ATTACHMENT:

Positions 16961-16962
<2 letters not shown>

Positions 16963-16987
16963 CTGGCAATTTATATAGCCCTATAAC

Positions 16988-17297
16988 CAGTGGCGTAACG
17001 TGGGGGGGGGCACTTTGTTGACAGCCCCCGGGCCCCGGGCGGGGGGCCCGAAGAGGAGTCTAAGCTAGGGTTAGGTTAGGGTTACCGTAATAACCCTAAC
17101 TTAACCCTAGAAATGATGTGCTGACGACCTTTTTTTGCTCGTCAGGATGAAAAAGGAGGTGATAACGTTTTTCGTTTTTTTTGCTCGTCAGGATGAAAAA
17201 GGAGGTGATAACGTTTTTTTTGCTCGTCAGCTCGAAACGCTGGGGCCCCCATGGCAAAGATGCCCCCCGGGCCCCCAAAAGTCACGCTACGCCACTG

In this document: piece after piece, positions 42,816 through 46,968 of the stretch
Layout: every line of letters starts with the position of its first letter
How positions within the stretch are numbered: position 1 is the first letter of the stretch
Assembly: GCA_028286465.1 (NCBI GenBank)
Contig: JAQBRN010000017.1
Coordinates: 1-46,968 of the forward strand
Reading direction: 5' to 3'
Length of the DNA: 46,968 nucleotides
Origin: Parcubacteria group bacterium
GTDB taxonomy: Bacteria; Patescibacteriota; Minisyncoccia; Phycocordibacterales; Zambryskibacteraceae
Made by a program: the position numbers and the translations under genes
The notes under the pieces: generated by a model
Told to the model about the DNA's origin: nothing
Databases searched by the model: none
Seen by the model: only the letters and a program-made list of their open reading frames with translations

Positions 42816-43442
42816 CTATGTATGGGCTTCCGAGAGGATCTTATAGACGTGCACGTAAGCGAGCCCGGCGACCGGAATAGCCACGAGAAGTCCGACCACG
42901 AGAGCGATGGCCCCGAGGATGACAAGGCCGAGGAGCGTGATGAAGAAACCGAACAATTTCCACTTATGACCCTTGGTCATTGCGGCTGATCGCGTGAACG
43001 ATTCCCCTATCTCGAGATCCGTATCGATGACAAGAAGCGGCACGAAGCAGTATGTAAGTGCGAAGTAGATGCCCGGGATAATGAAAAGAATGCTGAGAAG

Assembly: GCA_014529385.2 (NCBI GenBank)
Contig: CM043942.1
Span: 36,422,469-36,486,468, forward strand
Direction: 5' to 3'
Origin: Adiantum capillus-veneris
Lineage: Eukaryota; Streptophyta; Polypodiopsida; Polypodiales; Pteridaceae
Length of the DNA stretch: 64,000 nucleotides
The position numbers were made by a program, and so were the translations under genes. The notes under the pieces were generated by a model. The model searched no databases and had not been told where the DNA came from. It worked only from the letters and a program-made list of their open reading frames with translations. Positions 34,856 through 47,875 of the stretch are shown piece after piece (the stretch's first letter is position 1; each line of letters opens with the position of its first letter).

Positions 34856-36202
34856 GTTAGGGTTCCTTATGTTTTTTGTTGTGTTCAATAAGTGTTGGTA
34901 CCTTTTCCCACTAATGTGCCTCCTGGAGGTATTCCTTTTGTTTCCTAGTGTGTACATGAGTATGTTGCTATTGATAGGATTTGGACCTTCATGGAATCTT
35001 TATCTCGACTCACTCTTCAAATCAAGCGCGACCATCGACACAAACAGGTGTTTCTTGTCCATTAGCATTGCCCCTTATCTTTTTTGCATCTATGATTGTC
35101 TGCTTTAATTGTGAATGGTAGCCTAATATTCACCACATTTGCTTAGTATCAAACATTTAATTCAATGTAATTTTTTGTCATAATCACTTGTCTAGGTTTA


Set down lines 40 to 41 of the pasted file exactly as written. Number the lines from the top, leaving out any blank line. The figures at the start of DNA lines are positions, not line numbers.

35001 TATCTCGACTCACTCTTCAAATCAAGCGCGACCATCGACACAAACAGGTGTTTCTTGTCCATTAGCATTGCCCCTTATCTTTTTTGCATCTATGATTGTC
35101 TGCTTTAATTGTGAATGGTAGCCTAATATTCACCACATTTGCTTAGTATCAAACATTTAATTCAATGTAATTTTTTGTCATAATCACTTGTCTAGGTTTA